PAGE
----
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bus

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bus


  4  definitions  found 
 
  From  Webster's  Revised  Unabridged  Dictionary  (1913)  [web1913]: 
 
  Bus  \Bus\,  n.  [Abbreviated  from  omnibus.] 
  An  omnibus.  [Colloq.] 
 
  From  WordNet  r  1.6  [wn]: 
 
  bus 
  n  1:  a  vehicle  carrying  many  passengers;  used  for  public 
  transport;  "he  always  rode  the  bus  to  work"  [syn:  {autobus}, 
  {coach},  {charabanc},  {double-decker},  {jitney},  {motorbus}, 
  {motorcoach},  {omnibus}] 
  2:  an  electrical  conductor  that  makes  a  common  connection 
  between  several  circuits;  "the  busbar  in  this  computer  can 
  transmit  data  either  way  between  any  two  components  of  the 
  system"  [syn:  {busbar}] 
  3:  a  car  that  is  old  and  unreliable;  "the  fenders  had  fallen 
  off  that  old  bus"  [syn:  {jalopy},  {heap}] 
  v  1:  send  or  move  around  by  bus;  "The  children  were  bussed  to 
  school" 
  2:  ride  in  a  bus 
  3:  remove  used  dishes  from  the  table,  in  restaurants 
 
  From  The  Free  On-line  Dictionary  of  Computing  (13  Mar  01)  [foldoc]: 
 
  bus 
 
    One  of  the  sets  of  conductors  (wires,  PCB 
  tracks  or  connections  in  an  {integrated  circuit})  connecting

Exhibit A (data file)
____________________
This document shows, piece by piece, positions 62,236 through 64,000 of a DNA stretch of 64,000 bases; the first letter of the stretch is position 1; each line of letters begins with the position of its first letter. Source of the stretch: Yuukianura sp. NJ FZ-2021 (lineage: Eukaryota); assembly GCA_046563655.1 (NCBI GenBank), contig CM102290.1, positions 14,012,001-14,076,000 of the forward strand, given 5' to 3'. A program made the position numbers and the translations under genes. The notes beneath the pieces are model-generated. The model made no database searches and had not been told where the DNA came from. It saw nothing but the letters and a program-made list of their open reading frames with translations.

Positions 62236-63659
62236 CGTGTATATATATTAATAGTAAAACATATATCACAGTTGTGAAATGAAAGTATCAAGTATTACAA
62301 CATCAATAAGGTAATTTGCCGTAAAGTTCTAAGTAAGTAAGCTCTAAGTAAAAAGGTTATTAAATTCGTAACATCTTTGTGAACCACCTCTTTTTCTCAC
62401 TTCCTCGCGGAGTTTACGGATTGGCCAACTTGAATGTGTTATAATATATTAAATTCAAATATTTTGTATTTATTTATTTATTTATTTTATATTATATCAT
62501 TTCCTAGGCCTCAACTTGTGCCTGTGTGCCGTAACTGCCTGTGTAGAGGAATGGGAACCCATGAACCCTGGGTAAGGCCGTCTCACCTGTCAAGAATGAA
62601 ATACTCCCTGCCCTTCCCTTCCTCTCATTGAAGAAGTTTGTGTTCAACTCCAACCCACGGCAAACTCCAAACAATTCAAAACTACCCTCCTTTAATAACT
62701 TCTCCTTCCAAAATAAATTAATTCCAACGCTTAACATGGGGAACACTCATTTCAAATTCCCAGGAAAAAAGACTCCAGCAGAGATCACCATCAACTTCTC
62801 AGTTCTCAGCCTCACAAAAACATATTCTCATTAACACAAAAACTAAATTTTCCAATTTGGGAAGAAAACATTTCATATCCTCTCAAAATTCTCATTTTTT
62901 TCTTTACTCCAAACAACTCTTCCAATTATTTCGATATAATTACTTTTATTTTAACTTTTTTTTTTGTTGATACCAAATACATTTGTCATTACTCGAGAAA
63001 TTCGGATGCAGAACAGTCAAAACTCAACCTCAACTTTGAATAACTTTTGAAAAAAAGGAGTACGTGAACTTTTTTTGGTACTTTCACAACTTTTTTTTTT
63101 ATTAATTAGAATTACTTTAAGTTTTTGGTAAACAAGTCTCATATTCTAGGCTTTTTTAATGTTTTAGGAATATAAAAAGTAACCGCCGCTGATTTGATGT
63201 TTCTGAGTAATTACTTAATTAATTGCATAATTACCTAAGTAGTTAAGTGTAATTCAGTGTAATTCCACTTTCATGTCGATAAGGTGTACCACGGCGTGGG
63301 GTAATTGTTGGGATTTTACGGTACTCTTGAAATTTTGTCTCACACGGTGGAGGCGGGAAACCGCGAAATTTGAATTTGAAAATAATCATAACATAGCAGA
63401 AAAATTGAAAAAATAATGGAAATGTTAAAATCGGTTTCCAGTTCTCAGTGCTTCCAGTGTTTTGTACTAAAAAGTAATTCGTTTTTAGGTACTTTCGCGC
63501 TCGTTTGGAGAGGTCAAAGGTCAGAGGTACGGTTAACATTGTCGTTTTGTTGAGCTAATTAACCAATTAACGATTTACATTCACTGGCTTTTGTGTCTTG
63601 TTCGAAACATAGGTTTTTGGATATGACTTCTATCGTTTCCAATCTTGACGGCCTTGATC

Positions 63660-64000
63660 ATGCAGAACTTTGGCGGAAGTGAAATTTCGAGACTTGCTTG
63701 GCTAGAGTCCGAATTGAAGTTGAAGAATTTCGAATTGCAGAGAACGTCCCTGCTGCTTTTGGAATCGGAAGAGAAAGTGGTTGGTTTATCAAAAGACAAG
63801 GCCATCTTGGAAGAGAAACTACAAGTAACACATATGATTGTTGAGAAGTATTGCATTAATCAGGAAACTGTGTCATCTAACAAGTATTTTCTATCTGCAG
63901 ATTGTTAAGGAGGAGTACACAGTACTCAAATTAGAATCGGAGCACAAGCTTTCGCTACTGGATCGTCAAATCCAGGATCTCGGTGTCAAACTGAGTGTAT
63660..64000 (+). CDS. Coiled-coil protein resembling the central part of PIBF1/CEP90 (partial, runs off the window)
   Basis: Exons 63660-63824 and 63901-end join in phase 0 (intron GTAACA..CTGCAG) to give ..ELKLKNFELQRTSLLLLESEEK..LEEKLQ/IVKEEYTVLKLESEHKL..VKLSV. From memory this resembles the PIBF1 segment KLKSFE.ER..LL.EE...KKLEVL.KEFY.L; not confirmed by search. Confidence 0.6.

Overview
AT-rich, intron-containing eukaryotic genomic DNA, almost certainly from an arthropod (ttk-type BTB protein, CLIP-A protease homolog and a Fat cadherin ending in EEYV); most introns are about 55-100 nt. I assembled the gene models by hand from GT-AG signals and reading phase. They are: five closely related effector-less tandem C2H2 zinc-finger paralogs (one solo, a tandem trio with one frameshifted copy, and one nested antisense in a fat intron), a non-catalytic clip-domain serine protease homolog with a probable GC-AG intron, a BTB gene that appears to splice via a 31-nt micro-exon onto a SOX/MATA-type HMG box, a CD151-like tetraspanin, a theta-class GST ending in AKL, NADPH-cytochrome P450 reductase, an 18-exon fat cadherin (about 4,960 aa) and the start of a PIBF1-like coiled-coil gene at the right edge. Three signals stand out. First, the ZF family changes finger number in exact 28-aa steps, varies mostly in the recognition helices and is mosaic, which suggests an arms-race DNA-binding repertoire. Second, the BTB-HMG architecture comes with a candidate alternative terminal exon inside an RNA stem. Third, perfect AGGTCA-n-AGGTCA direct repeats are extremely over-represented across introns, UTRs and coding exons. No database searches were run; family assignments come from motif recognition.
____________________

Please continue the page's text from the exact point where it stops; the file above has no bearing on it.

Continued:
the  various  {functional  units}  in  a  computer.  There  are 
  busses  both  within  the  {CPU}  and  connecting  it  to  external 
  memory  and  {peripheral}  devices.  The  data  bus,  address  bus 
  and  control  signals,  despite  their  names  really  constitute  a 
  single  bus  since  each  is  useless  without  the  others 
 
  The  width  of  the  data  bus,  i.e.  the  number  of  parallel 
  connectors,  and  its  {clock  rate}  determine  its  data  rate  (the 
  number  of  {bytes}  per  second  which  it  can  carry.  This  is  one 
  of  the  factors  limiting  a  computer's  performance.  Most 
  current  {microprocessors}  have  32-bit  busses  both  internally 
  and  externally.  100  or  133  {megahertz}  bus  clock  rates  are 
  common.  The  bus  clock  is  typically  slower  than  the  processor 
  clock. 
 
  Some  processors  have  internal  busses  which  are  wider  than 
  their  external  busses  (usually  twice  the  width)  since  the 
  width  of  the  internal  bus  affects  the  speed  of  all  operations 
  and  has  less  effect  on  the  overall  system  cost  than  the  width 
  of  the  external  bus. 
 
  Various  bus  designs  have  been  used  in  the  {PC},  including 
  {ISA},  {EISA},  {Micro  Channel},  {VL-bus}  and  {PCI}.  Other 
  peripheral  busses  are  NuBus,  TURBOchannel  VMEbus,  MULTIBUS  and 
  STD  bus. 
 
  Some  {networks}  are  implemented  as  a  {bus}  at  the  {physical 
  layer},  e.g.  {Ethernet}  -  a  one-bit  bus  operating  at  10  (or 
  later  100)  {megabits  per  second}. 
 
  The  term  is  almost  certainly  derived  from  the  electrical 
  engineering  term  "bus  bar"  -  a  substantial,  rigid  power  supply 
  conductor  to  which  several  connections  are  made  This  was 
  once  written  "'bus  bar"  as  it  was  a  contraction  of  "omnibus 
  bar"  -  a  connection  bar  "for  all",  by  analogy  with  the 
  passenger  omnibus  -  a  conveyance  "for  all". 
 
  {More  on  derivation 
  (http://www.foldoc.org/pub/omnibus.html)}. 
 
  (2000-03-20) 
 
 
 
  From  V.E.R.A.  --  Virtual  Entity  of  Relevant  Acronyms  13  March  2001  [vera]: 
 
  BUS 
  Broadcast  and  Unknown  Server  (ATM,  LANE) 
 
 




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